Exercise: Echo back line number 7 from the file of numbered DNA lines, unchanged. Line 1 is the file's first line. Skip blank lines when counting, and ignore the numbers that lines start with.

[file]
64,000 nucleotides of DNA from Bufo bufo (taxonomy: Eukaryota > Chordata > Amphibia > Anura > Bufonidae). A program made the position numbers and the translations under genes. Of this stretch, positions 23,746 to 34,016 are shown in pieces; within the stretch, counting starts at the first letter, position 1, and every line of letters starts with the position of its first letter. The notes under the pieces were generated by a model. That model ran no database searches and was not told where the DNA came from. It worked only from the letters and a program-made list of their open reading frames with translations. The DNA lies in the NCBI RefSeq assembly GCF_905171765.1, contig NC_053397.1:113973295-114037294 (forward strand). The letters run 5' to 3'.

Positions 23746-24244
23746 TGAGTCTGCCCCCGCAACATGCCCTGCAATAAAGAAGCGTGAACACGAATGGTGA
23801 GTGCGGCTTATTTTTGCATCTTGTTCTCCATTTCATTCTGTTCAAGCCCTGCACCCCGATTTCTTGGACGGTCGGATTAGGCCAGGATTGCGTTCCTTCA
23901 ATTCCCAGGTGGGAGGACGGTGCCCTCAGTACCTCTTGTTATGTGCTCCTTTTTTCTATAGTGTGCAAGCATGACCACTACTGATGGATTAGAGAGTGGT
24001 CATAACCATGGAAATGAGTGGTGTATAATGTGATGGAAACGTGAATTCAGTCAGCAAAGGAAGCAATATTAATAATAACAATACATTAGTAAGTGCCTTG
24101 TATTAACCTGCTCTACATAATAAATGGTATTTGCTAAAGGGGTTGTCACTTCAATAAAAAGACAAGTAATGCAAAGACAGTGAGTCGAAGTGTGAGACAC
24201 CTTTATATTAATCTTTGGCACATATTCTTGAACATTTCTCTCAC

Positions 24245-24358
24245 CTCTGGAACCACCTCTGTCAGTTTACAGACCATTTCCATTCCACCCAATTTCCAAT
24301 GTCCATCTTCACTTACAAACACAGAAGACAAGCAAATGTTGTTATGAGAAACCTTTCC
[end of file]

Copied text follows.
24101 TATTAACCTGCTCTACATAATAAATGGTATTTGCTAAAGGGGTTGTCACTTCAATAAAAAGACAAGTAATGCAAAGACAGTGAGTCGAAGTGTGAGACAC